One Central Valley restaurant long known for its Santa Maria-style barbecue is the Far Western Tavern in Guadalupe, near Santa Maria.

"I can remember my father (Clarence Minetti) bringing home some of the first tri-tips to the ranch and experimenting with them," said Susan Righetti, who co-owns the restaurant and maintains the Web site There, she sells all things Santa Maria-style barbecue, from pinquito beans and seasonings to red oak chips.

Easy and economical, too

Tri-tip quickly became a favorite for several reasons. Pickerel and other epicures attest to its satisfying texture, distinct flavor and natural ability to get along well with others — specifically, marinades and spices.

"The sirloin has been overlooked for years, but it's very flavorful," Pickerel said. "When you get a tri-tip that has a lot of marbling in it, you get that great sirloin flavor profile."

It's also economical. One tri-tip is far less costly than cooking four steaks, for instance. An untrimmed, unmarinated tri-tip can be found for less than $3 a pound at supermarkets, though trimming it at home can be tricky. The average price of a trimmed, unmarinated tri-tip is $6 to $8 a pound. A marinated, hand-trimmed tri-tip at a butcher's counter can cost up to $11 a pound.

As more non-Californians discover tri-tip, they're also finding another reason it's so popular in our state: It's easy to cook.

"It's unique because it's a cross between a steak and a roast," said award-winning grilling expert and cookbook author Jamie Purviance of El Dorado Hills. "Because of its size, you can get a brown, caramelized crust on the outside and still leave the inside nice and rosy, but without the time commitment you would need for a big roast."

Because of its shape — thicker in the middle and less so at the tips — the cooked meat will range from medium to done at the tips and medium-rare at the center, when properly cooked. That means a range of tastes can be satisfied.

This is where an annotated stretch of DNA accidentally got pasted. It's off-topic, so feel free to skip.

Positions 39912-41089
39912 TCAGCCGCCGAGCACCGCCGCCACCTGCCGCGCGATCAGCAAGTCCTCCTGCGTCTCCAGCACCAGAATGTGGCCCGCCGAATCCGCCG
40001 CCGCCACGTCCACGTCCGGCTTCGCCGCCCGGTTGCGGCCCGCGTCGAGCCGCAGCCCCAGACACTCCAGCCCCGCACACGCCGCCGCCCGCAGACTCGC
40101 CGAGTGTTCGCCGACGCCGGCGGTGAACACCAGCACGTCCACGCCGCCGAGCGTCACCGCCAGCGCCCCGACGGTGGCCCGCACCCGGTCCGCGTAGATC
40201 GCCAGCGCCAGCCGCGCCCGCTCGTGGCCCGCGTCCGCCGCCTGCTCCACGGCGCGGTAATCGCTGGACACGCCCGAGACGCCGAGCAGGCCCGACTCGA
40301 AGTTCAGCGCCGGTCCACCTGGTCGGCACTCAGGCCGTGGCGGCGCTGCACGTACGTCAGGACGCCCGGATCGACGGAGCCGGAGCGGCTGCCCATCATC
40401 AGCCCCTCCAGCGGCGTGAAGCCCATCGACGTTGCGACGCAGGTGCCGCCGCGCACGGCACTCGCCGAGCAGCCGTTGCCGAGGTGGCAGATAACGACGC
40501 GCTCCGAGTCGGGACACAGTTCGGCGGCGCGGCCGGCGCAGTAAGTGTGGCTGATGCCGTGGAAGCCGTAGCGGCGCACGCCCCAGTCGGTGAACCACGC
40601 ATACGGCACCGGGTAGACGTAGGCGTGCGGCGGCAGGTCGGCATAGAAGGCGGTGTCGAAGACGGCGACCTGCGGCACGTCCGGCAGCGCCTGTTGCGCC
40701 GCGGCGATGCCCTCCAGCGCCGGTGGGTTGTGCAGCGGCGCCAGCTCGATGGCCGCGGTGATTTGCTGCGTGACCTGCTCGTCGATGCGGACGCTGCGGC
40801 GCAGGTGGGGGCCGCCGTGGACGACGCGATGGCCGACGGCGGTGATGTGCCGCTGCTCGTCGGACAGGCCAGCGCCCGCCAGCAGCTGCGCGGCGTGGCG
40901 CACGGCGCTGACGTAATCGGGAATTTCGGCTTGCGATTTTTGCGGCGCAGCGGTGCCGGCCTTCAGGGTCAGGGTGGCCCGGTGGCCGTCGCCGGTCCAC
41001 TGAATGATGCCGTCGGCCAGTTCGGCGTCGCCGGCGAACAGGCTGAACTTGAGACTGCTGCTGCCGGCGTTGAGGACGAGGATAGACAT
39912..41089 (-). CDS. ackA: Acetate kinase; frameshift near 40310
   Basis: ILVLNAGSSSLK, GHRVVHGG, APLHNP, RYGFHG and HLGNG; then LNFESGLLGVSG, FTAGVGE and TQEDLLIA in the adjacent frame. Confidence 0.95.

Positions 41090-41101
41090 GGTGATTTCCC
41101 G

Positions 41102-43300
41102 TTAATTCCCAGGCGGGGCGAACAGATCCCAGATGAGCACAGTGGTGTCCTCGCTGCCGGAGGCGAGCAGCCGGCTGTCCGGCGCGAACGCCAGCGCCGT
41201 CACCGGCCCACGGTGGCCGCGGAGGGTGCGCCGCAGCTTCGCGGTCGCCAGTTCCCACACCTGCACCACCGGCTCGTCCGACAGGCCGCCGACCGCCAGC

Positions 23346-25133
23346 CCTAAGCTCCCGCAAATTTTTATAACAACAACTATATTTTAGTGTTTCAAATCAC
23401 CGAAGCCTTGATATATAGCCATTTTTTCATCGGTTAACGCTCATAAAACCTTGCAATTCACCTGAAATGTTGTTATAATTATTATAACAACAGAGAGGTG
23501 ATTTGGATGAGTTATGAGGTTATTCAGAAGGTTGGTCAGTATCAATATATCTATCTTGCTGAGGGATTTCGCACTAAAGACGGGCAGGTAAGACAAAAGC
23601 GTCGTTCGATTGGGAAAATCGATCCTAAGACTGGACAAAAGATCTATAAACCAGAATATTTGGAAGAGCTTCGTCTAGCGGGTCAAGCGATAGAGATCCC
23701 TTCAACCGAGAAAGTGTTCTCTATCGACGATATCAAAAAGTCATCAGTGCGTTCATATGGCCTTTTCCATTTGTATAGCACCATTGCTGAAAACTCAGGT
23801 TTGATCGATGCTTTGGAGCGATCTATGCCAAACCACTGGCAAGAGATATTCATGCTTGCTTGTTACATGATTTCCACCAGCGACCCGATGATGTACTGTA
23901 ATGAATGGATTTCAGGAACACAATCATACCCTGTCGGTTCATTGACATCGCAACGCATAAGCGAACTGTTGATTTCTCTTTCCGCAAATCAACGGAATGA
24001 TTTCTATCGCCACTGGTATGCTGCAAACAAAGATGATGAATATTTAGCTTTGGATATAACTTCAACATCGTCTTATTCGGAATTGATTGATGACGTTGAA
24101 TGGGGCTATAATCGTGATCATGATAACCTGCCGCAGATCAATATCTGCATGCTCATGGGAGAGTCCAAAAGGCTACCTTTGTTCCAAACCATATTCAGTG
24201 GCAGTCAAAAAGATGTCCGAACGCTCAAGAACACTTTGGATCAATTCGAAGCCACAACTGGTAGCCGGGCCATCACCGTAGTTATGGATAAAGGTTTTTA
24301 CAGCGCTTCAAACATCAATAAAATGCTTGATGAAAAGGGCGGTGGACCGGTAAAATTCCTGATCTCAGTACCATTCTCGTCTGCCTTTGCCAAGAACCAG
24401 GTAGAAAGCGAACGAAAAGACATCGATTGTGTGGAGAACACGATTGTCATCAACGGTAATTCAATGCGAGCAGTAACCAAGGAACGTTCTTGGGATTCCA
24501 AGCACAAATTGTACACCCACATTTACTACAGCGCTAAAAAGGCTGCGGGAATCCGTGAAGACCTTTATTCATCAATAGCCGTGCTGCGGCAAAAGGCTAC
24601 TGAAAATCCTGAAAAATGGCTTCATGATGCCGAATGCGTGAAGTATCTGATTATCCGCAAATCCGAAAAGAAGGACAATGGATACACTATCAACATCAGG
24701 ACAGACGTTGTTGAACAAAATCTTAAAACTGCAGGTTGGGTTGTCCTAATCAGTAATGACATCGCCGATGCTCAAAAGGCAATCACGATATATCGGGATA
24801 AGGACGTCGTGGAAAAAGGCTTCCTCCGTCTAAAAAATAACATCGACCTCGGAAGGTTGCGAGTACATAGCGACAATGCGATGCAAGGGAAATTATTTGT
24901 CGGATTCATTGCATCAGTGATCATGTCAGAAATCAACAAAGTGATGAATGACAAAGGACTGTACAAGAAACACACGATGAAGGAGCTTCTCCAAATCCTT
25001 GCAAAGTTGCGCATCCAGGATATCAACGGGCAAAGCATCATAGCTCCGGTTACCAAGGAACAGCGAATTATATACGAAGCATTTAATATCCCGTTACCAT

East Coast treasure hunt

Although just 8 percent of tri-tip sales occur outside California — largely in the Midwest and Northeast — those buyers are a devoted band. That's epitomized by this story from Sacramento reader Matt Proietti, a real-estate agent in Penn Valley.

"A tri-tip fan for 20 years," he traveled to his former hometown of Leominster, Mass., in May with his wife, Varina, for his mother's birthday. He was planning a tri-tip barbecue to celebrate, but his mother couldn't find the cut at the Hannaford supermarket where she had shopped for years.

"My sister-in-law helps run an Italian restaurant and asked its meat supplier about tri-tip. No go," said Proietti. "So she called a friend who's a salesman for a meat company, but he couldn't help her, either. We resigned ourselves to having steaks."

After their plane landed in Manchester, N.H., and the Proiettis were en route to Leominster, they stopped at a Hannaford store in a neighboring town "and my wife shrieked, 'Matt, they have tri-tip!' "

There was only one, which they bought. Matt then called the Hannaford in Leominster and talked with the butcher, "who confirmed that, yes, they had some tri-tips on sale right then. We got there and saw some steak tips and thought, 'Oh, man, this is what the butcher thought I meant.' "

Matt found the butcher and reminded her of their phone conversation. To his shock, "she pulled out one tri-tip that was hidden from view. Then she asked the magic question: 'Do you want more?'

"A few minutes later, I was standing there — 40 miles outside of Boston — with as much tri-tip as I had hoped for," Matt said. "I grilled them and we washed them down with a few six-packs of Sierra Nevada Pale Ale to make it a real California night. There were no leftovers."